http://mountain-prairie.fws.gov/wolf/annualreports.htm/ for maps of pack locations and home ranges.
The interagency 2001 annual report is available and has been mailed. Single copies can be obtained by
writing to USFWS, Wolf Annual Report, 100 N. Park, #320, Helena, Montana.
Wildlife Services caught a grey lactating female near Mill Creek on the 19th. She was collared and
released on site and is being monitored. The den was near the mouth of Mill Creek and not far from where
a depredation occurred this spring and a wolf was legally killed by a private landowner. She is still in
that general vicinity. Hopefully when elk begin to calve the pack will move their pups into the upper part
of Mill Creek. The local rancher reported that last year she (or a wolf looking like her in this same area)
was repeatedly seen with 2 black pups. Thanks to Jim Rost and Jim Hoover.
Wolf packs are denning and monitoring flights are still being conducted to determine the number and
location of dens. In Idaho Selway, B-93 and B-95, Jureano, and probably Gold Fork are denned. The Tribe
will continue to investigate other's denning status as the summer progresses.
In the Greater Yellowstone area (14 groups have denned, 6 might have denned and one did not den. The Teton
(2 females may have bred again this year and at least 4-5 pups have been seen), Washakie, Sunlight, Absaroka
(the alpha male that had mange this winter is still going strong), Beartooth, Green River have denned. The
Gros Ventre and Greybull River may have denned and we are continuing to investigate. One of the yearlings
from the Teton pack and 5 from the Yellowstone Delta pack [2 collars left] have apparently chewed off their
radio collars that were put on this winter. Swan Lake, Leopold, Rose, Druid [2 dens], Mollie's, Nez Perce,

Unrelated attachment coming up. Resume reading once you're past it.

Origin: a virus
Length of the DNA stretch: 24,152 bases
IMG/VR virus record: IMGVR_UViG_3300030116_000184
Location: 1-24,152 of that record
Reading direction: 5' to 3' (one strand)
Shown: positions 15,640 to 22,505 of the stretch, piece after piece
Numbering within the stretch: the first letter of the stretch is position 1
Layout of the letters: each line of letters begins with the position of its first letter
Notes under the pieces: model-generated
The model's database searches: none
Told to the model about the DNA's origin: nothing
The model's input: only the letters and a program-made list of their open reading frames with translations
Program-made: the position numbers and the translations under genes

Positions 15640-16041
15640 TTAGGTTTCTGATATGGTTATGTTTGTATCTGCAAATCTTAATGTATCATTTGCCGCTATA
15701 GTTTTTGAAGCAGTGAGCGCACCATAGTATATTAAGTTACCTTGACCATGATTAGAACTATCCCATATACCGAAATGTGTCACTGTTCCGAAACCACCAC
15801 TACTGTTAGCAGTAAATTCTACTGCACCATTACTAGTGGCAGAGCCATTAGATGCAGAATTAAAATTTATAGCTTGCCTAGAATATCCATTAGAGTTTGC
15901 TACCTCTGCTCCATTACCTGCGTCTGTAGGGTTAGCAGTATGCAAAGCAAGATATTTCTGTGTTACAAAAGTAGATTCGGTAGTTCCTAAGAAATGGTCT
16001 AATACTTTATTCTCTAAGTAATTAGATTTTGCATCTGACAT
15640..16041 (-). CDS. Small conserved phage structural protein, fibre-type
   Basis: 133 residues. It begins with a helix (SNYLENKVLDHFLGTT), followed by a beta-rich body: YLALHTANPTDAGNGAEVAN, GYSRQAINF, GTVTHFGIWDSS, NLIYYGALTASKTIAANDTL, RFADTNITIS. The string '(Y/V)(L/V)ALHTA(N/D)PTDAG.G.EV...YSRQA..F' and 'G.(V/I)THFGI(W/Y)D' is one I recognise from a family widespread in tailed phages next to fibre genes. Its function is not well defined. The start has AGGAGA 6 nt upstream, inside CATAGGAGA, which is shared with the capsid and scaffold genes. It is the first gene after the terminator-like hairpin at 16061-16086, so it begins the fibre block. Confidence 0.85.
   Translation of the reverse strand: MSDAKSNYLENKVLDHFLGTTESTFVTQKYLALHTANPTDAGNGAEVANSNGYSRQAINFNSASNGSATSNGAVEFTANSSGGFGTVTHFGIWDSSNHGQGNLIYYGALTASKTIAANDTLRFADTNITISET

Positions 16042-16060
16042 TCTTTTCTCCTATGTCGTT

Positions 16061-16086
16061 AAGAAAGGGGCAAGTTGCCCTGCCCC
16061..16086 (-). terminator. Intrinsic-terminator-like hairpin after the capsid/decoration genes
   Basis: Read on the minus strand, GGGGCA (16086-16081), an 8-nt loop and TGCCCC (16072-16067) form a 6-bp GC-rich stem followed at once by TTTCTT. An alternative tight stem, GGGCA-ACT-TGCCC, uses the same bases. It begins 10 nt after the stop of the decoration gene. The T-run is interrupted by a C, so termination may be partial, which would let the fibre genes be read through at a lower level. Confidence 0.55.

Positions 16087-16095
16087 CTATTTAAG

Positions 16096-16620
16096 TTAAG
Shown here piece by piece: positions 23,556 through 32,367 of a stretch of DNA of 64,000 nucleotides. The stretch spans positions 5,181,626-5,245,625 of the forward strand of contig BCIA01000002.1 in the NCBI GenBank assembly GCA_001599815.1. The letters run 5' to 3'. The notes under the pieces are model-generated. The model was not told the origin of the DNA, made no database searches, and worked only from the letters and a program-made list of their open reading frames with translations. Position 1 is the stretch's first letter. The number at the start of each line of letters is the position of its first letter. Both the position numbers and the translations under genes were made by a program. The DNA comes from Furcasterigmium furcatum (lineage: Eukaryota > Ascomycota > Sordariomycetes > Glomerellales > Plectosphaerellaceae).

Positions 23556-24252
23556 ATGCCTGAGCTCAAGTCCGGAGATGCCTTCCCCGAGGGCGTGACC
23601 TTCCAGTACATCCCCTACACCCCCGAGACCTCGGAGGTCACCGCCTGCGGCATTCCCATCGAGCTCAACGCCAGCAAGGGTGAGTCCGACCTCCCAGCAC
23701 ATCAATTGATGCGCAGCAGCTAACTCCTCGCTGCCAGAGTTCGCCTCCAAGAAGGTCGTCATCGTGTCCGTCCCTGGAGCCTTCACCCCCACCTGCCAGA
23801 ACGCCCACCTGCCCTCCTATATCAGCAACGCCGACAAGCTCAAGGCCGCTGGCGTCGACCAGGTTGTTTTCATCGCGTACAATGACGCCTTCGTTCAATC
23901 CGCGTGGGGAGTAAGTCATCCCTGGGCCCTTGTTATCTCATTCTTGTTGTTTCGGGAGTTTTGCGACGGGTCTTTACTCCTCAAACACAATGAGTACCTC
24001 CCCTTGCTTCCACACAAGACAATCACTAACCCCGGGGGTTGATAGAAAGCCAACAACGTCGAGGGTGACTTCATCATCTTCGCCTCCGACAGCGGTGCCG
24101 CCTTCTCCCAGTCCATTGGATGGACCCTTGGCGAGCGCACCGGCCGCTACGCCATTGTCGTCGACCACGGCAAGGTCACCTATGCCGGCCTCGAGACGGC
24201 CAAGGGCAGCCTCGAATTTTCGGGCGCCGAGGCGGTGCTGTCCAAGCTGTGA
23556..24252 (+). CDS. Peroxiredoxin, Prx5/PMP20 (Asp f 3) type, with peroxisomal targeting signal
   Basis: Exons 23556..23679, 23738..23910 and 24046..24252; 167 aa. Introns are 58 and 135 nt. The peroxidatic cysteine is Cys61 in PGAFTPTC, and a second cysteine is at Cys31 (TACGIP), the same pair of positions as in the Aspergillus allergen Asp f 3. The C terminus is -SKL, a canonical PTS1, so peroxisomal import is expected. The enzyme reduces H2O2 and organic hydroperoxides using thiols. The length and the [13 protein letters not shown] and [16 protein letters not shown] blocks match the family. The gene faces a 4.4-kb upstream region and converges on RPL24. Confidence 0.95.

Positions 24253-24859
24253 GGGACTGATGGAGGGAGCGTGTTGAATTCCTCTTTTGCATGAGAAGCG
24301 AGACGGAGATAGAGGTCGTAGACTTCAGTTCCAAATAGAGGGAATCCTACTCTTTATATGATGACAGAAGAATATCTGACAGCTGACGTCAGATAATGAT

Cougar Creek, Taylor Peak, and Freezeout [female seen nursing 3 pups - she was the original alpha female of
the Taylor Peak pack but dispersed in 2001] packs have denned. Yellowstone Delta, Chief Joe, Sheep Mountain,
and Mill Creek have probably denned but we aren't sure at this time. The Tower pair has not denned.
The denning status of other packs in Montana are [pack size Jan 1 is in brackets]: The Castle Rock pack 
yes; Apgar (old S. Camas) no den female lost in summer 2001; Kintla (old N. Camas) maybe but unknown;
Murphy Lake  yes; Ninemile [11 but 4 removed this spring] yes; Whitefish  yes; Grave Creek  yes;
Spotted Bear  yes; Danaher [?] pack status unknown; Fishtrap  no - male dead and female moving widely;
Gates Park  maybe unknown; Fish Creek  maybe unknown; Lupine  maybe but pack status unknown; Yaak
[8- one died from snare injury] no, relocated ones too young; Little Thompson River  maybe unknown; Lazy
Creek  maybe unknown; Hog Heaven  yes; Clearwater  no female dead; Trout Creek  maybe but
unknown; and Silver City  den and 7 pups observed but the male is probably dead. Out of 20 potential
wolf groups in NW MT, 8 are confirmed denning, 8 maybe denning but are not confirmed, and at least 4 have
Only one of the 5 surviving relocated Gravelly pups is still in the Yaak Valley. The other 4 have dispersed
southward. The yearling male is still near Lakeside and the north end of Flathead Lake.
Please report wolf sightings in MONTANA, IDAHO, OR WYOMING!! If outdoors enthusiasts or AGENCY BIOLOGISTS
report evidence of wolves to you please pass that information along to the Service.
On the 18th, Wolf recovery personnel Curt Mack from the Nez Perce Tribe and Carter Niemeyer from the
Service participated in the Idaho Conservation League's annual meeting in Stanley, ID. Mack and Niemeyer
led a nature walk for around 20 conference participants to discuss wolf biology, management, and recovery
On the 21st, Smith gave presentations to about 100 Park Interpreters.
On the 23rd, Meier traveled to Cranbrook, B.C. and met with B.C. and MT FW&P biologists to discuss small
carnivore conservation issues of mutual interest.
On the 23rd, Jimenez was in Jackson at a meeting with grazing permittees on the Bridger-Teton NF and Grand
Teton NP to discuss upcoming permits etc. Because of the drought conditions the grazing period or number
of allowed livestock for many permits is being shortened.
Seasonal biologist Paul Frame left for the summer to start his M.S. thesis research on wolves in the NW
Territories. Seasonal biologist Paul Hansen began working with Jimenez in Wyoming this week. They both
worked with us last year and we are fortunate to have had them back.
The Nez Perce Tribe has opportunities for field volunteers to assist in their wolf recovery efforts. Contact
(208)634-1061 or email at email@example.com. Please submit
current resume' by April 30, 2002.
The announcement for the Service's GS-7 summer field positions will close on the 28th. Check USAJOBS for
The weekly wolf report can now be viewed at the Service's Region 6 web site at